Less relevant education
But the real question is whether a college education and a degree continue to be critical to the success of freelancers. At least one expert thinks that may not necessarily be the case, or at least less important than it was. In an article for CNBC, Stéphane Kasriel, then CEO of Upwork, argues that the future of work will not be about college degrees, but job skills.
Kasriel cites the 2018 Freelancing in America survey, only 79% of freelancers with a four-year college degree say their college education was useful for the job they do now, while 93% noted their skills technical and professional were essential to their success.
Kasriel also points out that all too often university curricula are not up to date to meet the education and skill requirements that individuals will need to be successful for the foreseeable future. No one can know the future, but areas of technological innovation certainly indicate foreseeable needs for education and skills. Nonetheless, we know from the work of Cognizant and others that universities are not preparing students for most of the new skills and roles that will be required.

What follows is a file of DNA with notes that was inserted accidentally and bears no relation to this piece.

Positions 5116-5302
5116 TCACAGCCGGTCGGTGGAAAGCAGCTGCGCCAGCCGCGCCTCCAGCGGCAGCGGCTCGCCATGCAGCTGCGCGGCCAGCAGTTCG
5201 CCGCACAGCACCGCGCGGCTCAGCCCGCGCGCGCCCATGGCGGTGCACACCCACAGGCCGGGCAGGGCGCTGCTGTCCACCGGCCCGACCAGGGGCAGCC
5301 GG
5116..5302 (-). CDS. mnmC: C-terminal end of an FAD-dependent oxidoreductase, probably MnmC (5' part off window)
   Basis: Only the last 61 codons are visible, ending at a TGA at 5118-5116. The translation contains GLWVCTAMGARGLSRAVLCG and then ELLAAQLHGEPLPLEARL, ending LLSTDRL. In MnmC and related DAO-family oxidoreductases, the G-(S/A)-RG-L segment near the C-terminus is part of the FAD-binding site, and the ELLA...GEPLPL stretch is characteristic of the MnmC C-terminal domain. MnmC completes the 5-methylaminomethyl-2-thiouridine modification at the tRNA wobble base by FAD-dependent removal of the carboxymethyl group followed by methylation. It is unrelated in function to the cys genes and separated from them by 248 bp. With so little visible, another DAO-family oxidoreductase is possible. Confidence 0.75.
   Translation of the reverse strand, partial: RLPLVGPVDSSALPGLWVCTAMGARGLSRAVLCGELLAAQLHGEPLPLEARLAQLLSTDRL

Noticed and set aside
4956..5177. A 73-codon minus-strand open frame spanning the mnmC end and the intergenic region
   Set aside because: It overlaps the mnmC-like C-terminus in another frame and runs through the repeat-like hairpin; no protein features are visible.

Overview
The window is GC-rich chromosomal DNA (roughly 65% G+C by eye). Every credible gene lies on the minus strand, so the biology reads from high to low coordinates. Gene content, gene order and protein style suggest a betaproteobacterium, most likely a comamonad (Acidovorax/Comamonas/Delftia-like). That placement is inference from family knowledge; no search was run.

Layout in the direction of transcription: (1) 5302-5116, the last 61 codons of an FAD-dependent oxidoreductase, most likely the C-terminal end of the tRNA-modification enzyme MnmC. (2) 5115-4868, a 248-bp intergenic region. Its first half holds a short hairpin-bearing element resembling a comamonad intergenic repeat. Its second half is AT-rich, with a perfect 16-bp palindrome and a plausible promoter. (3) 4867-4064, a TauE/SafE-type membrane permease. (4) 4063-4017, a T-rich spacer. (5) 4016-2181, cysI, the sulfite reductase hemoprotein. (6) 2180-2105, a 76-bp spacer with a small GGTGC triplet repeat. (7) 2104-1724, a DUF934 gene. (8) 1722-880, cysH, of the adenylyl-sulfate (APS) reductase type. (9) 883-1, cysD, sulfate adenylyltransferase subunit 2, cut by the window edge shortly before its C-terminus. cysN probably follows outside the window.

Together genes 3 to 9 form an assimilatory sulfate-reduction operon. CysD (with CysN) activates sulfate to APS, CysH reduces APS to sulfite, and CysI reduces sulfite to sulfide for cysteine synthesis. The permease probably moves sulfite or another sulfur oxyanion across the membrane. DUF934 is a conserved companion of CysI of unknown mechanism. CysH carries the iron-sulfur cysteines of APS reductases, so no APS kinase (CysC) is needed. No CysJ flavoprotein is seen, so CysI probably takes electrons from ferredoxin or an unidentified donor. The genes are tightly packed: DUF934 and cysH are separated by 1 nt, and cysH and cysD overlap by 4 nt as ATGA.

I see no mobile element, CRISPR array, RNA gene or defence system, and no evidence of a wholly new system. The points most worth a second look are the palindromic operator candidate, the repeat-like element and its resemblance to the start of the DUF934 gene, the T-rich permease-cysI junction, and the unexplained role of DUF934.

A report from the World Economic Forum recently weighed in, noting that “in many industries and countries, the most demanded professions or specialties did not exist ten or even five years ago, and the pace of change is set to increase. accelerate”.